The Azores Archipelago is located between Europe and America, in the North Atlantic Ocean, in a band limited by the parallels 36º 55′ 43” and 39º 43′ 02”N and the meridians 24º 46′ 15” and 31º 16′ 02”W.
Due to their geographical location, these islands have a great deal of isolation, referred to as “insularity”. The closest island to the European Continent is Santa Maria and is about 760 MN (1,430 km) away; the closest island to the American Continent is Corvo and is about 2,110 MN (3,900 km) away. The maximum distance between the islands exceeds 340 MN (630 km), the distance that separates Corvo from Santa Maria. With an area of 600Km2 its highest point, the imposing Pico mountain, rises to 2,351 meters above sea level.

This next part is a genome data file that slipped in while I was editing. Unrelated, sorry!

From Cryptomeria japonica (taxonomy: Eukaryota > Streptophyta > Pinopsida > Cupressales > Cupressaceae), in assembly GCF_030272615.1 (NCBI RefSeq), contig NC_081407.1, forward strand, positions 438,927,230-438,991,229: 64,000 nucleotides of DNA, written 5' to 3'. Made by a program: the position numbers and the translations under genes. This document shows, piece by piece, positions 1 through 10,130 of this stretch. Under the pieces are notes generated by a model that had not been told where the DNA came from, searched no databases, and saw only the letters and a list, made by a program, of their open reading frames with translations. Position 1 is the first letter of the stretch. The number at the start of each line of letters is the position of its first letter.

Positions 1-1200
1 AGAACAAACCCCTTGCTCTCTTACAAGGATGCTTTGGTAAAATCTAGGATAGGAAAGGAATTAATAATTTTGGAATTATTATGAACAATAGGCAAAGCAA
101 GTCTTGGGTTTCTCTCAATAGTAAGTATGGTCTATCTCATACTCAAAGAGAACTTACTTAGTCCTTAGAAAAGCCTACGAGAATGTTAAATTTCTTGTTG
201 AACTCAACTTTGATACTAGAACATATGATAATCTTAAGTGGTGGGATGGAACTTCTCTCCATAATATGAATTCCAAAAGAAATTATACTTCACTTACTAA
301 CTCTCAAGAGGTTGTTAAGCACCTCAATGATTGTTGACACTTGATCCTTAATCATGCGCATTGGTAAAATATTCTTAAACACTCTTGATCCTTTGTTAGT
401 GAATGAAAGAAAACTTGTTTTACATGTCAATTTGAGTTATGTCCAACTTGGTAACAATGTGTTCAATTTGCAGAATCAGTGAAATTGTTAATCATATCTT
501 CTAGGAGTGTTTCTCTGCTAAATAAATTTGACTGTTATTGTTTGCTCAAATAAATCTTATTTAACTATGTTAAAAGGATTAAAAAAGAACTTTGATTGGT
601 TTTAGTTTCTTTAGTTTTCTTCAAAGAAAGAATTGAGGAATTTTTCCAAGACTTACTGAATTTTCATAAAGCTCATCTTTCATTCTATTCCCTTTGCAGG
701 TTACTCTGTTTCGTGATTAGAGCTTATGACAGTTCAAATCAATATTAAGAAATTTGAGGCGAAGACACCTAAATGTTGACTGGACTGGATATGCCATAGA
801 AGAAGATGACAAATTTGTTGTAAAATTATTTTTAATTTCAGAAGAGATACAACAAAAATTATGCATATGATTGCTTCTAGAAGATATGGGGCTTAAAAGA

Although similar in many geographical aspects, the islands have their own imprint when it comes to the framework of life: each one of them has its own specificities, both in the diversity of the landscape, culture, and traditions.
The archipelago is made up of nine islands grouped into three groups: the Eastern Group, made up of the islands of São Miguel and Santa Maria; the Central Group, made up of the islands of Faial, Pico, São Jorge, Terceira, and Graciosa; and finally, the Western Group, made up of the islands of Flores and Corvo. The population of the archipelago is approximately 240,000 inhabitants.